More recently, Finder launched the Finder app in 2020. The Finder app was created to empower Australians to make better financial decisions with their own data. The free app provides over 500,000 consumers with greater insights into their products and their spending, and provides in-app opportunities to find better deals more suited to their circumstances and thereby realise potential savings. In early 2021, Finder registered with AUSTRAC and created the ability to trade Bitcoin and Ethereum within this app. We made this available because we wanted to make these cryptocurrencies more approachable and accessible. Through the app, trading can be set up in around 3 minutes, which is different to many other, often more complex, digital asset buying options.
Finder launched Finder Earn in late 2021. In an increasingly digital financial world, Finder Earn takes advantage of stablecoins to offer a new way to earn 4.01% p.a. on capital. When someone uses Finder Earn, their Australian dollars are converted into TAUD stablecoins in the Finder app, and these TAUD stablecoins are lent to Finder. In exchange for lending their capital through TAUD stablecoins, Finder pays a fee of 4.01% p.a.
There are no fees for using Finder Earn, access starts from as little as $25 and Finder pays out daily earnings, creating a compounding effect over time. Finder Earn also allows deposit, allocation and withdrawal at any time. Unlike similar offerings within Australia that are denominated in US Dollars, the Finder Earn offering has no foreign currency risk as Finder converts AUD or TAUD at an exchange rate of $1AUD = 1 TAUD. Finder Earn provides a solution for Australians who are looking to increase their financial wellbeing in the era of historically low-interest rates and rising inflation.
The home-grown innovation of Finder Earn makes the crypto world accessible for everyday Australians. We recognise this is a new way of putting capital to work and have invested significantly to ensure this offering works within the current legislative environment. We have worked with regulators, such as the Australian Securities and Investments Commission (ASIC), to make sure there is a strong understanding of how this offering differs from traditional financial products. This is one of the reasons why it is important to regulate crypto assets under a separate, new framework – to ensure innovation will not be hampered by the difficulty of transitioning from our legacy regulation structure that doesn't consider the technology behind digital assets (such as distributed ledger and blockchain).
We've invested considerable resources toward working alongside regulators to navigate where existing frameworks for financial services don't appropriately fit when considering emerging technology. For example, being a consumer of Finder Earn means you are lending your TAUD coins to Finder, not making a financial investment. It is also a different product from Australians receiving a return by 'lending' or 'staking' cryptocurrencies via Australian, and international, digital currency exchanges. Finder Earn is within the Finder Wallet, which provides higher levels of safety, governance and cybersecurity.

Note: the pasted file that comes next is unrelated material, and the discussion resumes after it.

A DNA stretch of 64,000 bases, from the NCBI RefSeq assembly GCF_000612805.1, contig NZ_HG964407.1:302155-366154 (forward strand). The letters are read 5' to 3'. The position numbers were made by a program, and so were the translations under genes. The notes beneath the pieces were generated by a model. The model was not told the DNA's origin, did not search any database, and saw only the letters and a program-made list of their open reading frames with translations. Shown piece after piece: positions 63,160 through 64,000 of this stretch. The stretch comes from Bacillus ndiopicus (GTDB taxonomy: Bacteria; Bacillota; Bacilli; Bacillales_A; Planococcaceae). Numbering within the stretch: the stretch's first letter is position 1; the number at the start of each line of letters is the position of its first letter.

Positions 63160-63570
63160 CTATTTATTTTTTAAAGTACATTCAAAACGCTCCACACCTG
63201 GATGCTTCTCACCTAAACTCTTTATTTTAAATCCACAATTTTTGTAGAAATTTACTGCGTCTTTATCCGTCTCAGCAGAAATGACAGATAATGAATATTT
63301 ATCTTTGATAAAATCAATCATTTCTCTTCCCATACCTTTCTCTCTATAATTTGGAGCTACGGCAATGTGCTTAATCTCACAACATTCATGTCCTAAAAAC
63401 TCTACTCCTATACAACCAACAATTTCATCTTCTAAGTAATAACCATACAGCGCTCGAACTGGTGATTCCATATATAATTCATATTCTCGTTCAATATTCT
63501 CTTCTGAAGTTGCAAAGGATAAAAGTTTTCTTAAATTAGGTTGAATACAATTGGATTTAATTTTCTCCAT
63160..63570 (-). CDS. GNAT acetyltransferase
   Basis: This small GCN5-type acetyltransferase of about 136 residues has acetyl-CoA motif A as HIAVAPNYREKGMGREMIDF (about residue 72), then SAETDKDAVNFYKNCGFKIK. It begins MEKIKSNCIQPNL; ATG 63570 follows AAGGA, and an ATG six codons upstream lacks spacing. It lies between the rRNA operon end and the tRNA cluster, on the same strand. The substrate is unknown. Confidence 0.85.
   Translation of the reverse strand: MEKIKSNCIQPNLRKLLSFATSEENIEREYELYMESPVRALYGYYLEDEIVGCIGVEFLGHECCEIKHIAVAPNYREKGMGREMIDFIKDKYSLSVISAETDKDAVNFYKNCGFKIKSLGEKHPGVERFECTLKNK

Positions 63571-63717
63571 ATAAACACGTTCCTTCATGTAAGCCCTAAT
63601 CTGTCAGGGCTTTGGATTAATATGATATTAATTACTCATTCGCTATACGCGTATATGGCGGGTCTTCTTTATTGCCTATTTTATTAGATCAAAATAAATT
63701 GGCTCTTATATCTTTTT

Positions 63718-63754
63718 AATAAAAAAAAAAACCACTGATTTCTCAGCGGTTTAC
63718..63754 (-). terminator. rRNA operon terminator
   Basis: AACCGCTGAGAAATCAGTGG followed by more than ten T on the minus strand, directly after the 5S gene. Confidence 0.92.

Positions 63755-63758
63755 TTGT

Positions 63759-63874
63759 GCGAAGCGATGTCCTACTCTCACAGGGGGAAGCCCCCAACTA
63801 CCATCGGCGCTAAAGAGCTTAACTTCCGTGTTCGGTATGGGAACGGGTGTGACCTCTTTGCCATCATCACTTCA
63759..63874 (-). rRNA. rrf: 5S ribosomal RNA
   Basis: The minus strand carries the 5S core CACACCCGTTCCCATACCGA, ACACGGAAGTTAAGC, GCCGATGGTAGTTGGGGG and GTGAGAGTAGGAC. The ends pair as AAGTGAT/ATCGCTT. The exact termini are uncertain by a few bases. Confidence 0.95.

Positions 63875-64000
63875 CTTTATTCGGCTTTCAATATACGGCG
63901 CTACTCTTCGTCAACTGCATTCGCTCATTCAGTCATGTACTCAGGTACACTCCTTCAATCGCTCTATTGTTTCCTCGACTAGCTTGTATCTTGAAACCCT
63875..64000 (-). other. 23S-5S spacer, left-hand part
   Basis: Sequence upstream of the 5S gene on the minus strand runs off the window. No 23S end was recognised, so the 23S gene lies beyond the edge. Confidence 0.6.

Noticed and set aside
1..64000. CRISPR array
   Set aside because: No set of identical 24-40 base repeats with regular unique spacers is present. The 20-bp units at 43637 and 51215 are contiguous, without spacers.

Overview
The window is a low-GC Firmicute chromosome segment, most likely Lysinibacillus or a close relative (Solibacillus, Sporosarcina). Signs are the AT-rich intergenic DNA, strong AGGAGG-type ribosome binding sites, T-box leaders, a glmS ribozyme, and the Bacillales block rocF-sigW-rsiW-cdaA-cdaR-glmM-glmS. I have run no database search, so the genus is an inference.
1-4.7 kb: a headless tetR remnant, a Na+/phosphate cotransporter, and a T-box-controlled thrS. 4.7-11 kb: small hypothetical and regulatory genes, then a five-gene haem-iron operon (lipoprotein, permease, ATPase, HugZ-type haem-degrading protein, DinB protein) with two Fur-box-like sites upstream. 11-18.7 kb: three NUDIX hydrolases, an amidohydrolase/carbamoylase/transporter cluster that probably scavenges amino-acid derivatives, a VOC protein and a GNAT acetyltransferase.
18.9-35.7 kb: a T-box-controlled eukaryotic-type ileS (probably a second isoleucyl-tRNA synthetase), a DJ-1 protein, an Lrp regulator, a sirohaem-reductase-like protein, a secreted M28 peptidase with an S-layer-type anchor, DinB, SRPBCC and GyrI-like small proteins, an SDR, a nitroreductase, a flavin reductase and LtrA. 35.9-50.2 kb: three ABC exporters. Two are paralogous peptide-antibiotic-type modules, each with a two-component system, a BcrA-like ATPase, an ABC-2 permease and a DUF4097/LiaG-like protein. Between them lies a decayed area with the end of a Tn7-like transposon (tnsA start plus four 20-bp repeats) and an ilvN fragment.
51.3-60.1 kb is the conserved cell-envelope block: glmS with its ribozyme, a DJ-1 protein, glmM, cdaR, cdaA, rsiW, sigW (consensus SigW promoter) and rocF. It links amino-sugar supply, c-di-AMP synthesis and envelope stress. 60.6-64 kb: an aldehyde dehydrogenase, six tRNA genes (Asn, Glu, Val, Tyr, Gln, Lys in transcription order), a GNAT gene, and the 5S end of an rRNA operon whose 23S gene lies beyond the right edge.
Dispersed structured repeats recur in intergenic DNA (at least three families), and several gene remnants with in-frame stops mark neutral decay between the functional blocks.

Developing a novel offering like this has made it more apparent to Finder that there needs to be greater certainty and clarity around regulation in this space to support the regulators in their engagements with digital assets. It has also demonstrated that regulation needs to be agile and responsive, as establishing strict frameworks would not enable an innovation like Finder Earn to come to fruition. Given Finder Earn has witnessed 800% growth in the last couple of months, this would be a step backwards for everyday Australians aiming to enhance their financial wellbeing in this new ecosystem. Government-led regulation would also better support consumer adoption; according to the Gemini 2022 Global State of Crypto report, the key reasons why people don't invest is due to regulatory uncertainty and tax complexities.
The demographics of Australians using Finder Earn currently provide an interesting insight into who is looking to engage in offerings like these. For example, 47% of Finder Earn users are 29 and under, with the average age of users being 32 as of March 2022. Earn users are more likely to be working full-time (67%), and 69% of users rent or live at home. Interestingly, 36% of people are using Finder Earn to support their goal to buy a house, which demonstrates that younger Australians are looking for new ways to protect and grow their wealth.
Finder supports new, government-led regulation that is separate to legacy regulation, to provide clarity and certainty for the sector. We specifically support government-led regulation if the relevant departments and regulators are adequately resourced with expertise from the digital asset sector and there is one overarching regulator responsible, to avoid fragmented oversight. The focus of the Government-led regulation also needs to be both on consumer protections as well as supporting a thriving digital asset sector. Should the Government not have capacity to build well-resourced teams, with the dual focus including harnessing the economic benefits from the innovations arising from the ecosystem, then self-regulation is preferred.